The CDC’s revised rules suggesting that vaccinated people wear masks stems from a recent study that showed that vaccinated and unvaccinated individuals who are infected with the Delta strain carry the same amount of viral load as unvaccinated individuals (meaning vaccinated people are equally capable of infecting others) and Delta infections can put vaccinated people in the hospital.

Getting my first Pfizer dose in January.

Rather than paraphrase, here is the most important portion of the study’s findings:

During July 2021, 469 cases of COVID-19 associated with multiple summer events and large public gatherings in a town in Barnstable County, Massachusetts, were identified among Massachusetts residents; vaccination coverage among eligible Massachusetts residents was 69%. Approximately three quarters (346; 74%) of cases occurred in fully vaccinated persons (those who had completed a 2-dose course of mRNA vaccine [Pfizer-BioNTech or Moderna] or had received a single dose of Janssen [Johnson & Johnson] vaccine ≥14 days before exposure). Genomic sequencing of specimens from 133 patients identified the B.1.617.2 (Delta) variant of SARS-CoV-2, the virus that causes COVID-19, in 119 (89%) and the Delta AY.3 sublineage in one (1%). Overall, 274 (79%) vaccinated patients with breakthrough infection were symptomatic. Among five COVID-19 patients who were hospitalized, four were fully vaccinated; no deaths were reported.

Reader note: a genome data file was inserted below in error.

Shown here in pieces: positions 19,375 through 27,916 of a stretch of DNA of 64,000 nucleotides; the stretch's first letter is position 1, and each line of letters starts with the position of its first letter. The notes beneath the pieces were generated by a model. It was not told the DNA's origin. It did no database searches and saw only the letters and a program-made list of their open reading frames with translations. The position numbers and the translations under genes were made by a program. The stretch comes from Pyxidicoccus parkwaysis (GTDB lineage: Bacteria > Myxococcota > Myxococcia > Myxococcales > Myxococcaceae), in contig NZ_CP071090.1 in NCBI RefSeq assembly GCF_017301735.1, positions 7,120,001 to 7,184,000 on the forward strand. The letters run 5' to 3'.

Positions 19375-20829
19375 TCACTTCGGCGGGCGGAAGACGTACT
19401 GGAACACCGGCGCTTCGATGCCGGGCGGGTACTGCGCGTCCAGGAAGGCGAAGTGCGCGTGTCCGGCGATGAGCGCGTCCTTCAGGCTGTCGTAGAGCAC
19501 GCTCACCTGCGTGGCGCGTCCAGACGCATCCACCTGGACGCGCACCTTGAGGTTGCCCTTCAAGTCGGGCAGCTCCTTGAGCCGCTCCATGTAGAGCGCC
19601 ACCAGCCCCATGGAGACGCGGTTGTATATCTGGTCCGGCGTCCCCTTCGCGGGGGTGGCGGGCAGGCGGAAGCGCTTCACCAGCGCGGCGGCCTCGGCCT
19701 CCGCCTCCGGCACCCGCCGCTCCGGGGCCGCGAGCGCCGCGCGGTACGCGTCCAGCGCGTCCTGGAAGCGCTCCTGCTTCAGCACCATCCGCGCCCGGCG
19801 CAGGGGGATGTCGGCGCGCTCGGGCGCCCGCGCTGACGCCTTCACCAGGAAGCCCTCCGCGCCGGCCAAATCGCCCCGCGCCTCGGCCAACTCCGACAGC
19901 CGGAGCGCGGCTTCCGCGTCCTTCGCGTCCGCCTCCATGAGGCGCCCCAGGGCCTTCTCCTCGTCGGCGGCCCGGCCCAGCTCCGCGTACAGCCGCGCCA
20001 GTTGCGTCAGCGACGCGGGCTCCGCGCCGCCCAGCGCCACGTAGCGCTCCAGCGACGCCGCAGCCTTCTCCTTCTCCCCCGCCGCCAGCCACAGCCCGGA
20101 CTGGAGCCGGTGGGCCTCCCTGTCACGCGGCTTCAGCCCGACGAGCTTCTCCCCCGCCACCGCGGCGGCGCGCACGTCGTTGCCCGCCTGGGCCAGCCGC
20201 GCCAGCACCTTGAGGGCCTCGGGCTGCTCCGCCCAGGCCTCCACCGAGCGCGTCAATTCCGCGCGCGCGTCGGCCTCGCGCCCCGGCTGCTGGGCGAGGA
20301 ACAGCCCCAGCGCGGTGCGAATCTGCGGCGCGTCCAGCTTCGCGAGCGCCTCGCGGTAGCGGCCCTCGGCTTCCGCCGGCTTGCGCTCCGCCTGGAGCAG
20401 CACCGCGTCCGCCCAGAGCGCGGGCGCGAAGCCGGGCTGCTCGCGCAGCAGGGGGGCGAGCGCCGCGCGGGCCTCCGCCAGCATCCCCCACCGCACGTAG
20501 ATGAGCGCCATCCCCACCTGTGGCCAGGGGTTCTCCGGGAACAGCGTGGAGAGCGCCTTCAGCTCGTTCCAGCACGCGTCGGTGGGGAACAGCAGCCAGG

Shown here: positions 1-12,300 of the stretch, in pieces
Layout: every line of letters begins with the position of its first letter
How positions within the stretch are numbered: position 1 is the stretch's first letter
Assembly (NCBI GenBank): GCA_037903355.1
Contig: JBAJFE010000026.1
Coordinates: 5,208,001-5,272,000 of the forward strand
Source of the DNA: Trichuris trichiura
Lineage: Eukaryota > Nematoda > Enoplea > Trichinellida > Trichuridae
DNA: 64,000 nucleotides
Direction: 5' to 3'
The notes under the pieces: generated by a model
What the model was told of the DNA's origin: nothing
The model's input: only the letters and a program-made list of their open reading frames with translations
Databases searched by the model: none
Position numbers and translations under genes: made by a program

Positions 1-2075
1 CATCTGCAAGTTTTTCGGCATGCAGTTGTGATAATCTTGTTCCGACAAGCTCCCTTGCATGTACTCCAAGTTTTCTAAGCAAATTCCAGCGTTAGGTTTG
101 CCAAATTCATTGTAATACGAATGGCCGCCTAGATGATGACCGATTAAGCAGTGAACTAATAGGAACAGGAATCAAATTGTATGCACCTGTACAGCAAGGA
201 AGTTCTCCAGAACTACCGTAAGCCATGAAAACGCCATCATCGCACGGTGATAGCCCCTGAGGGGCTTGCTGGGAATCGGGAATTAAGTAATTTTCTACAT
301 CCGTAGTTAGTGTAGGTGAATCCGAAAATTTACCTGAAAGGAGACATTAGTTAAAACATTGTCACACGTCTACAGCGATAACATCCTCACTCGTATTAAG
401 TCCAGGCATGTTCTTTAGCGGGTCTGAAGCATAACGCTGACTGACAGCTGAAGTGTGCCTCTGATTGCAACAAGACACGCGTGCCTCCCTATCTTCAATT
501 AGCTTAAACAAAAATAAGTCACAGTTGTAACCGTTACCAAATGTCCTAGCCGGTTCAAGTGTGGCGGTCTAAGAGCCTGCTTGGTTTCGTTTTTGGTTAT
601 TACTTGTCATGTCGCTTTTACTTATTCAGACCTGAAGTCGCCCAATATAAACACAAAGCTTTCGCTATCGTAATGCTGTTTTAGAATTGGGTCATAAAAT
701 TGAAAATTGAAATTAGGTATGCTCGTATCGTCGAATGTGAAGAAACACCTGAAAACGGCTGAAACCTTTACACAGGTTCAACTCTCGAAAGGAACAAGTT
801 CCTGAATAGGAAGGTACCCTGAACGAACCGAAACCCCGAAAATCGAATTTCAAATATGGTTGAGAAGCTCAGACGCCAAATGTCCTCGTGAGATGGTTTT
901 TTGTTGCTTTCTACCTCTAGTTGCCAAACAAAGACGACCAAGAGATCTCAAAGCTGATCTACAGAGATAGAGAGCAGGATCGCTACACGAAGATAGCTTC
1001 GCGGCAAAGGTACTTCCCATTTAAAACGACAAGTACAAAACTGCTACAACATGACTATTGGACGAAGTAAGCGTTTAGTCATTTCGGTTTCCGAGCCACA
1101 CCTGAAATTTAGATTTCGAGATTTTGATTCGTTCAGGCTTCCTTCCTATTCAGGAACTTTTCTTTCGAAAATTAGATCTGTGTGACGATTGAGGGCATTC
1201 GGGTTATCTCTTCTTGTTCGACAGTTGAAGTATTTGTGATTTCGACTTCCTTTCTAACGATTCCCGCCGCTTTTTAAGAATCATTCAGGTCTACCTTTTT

Personally, the most significant finding was that the SARS-CoV-2 Delta strain that is circulating widely can cause symptomatic infections in vaccinated people that can result in hospitalizations.

About 15 years ago I had a bout of bronchitis that laid me low for several days. I didn’t have a regular primary care physician at the time and went to a doctor I picked from my health plan list, the nurse didn’t even bother to take my temperature and the doctor didn’t insist on it. That resulted in an initial diagnosis of a bad allergy attack. You might guess my suspicions for that failure. I had to go back a couple of days later and they did take my temperature revealing a high fever. I got a prescription for antibiotics and started feeling better immediately.

Even though I didn’t go to the hospital, bronchitis kicked my butt. I don’t mind telling you that I seriously don’t want to feel that way again much less wind up in the hospital. Therefore, I will happily wear a mask indoors, and also maybe outdoors in some situations, to protect myself and others.


Final Thoughts

As stated previously, I definitely understand the feelings of those who are fed up with restrictions to control SARS-CoV-2 and Covid-19 because I have those feelings, too. I don’t understand why people are willing to risk their health by not getting vaccinated. And while wearing a mask is not preferred, doing that and taking the other recommended precautions is a small price I’m willing to pay to protect myself and others. The sooner people understand we are up against ‘the terminator’, the sooner we can defeat the virus and the more of us that will be around to celebrate.

Do we have the will to do it? What would it take to get enough people to get onboard?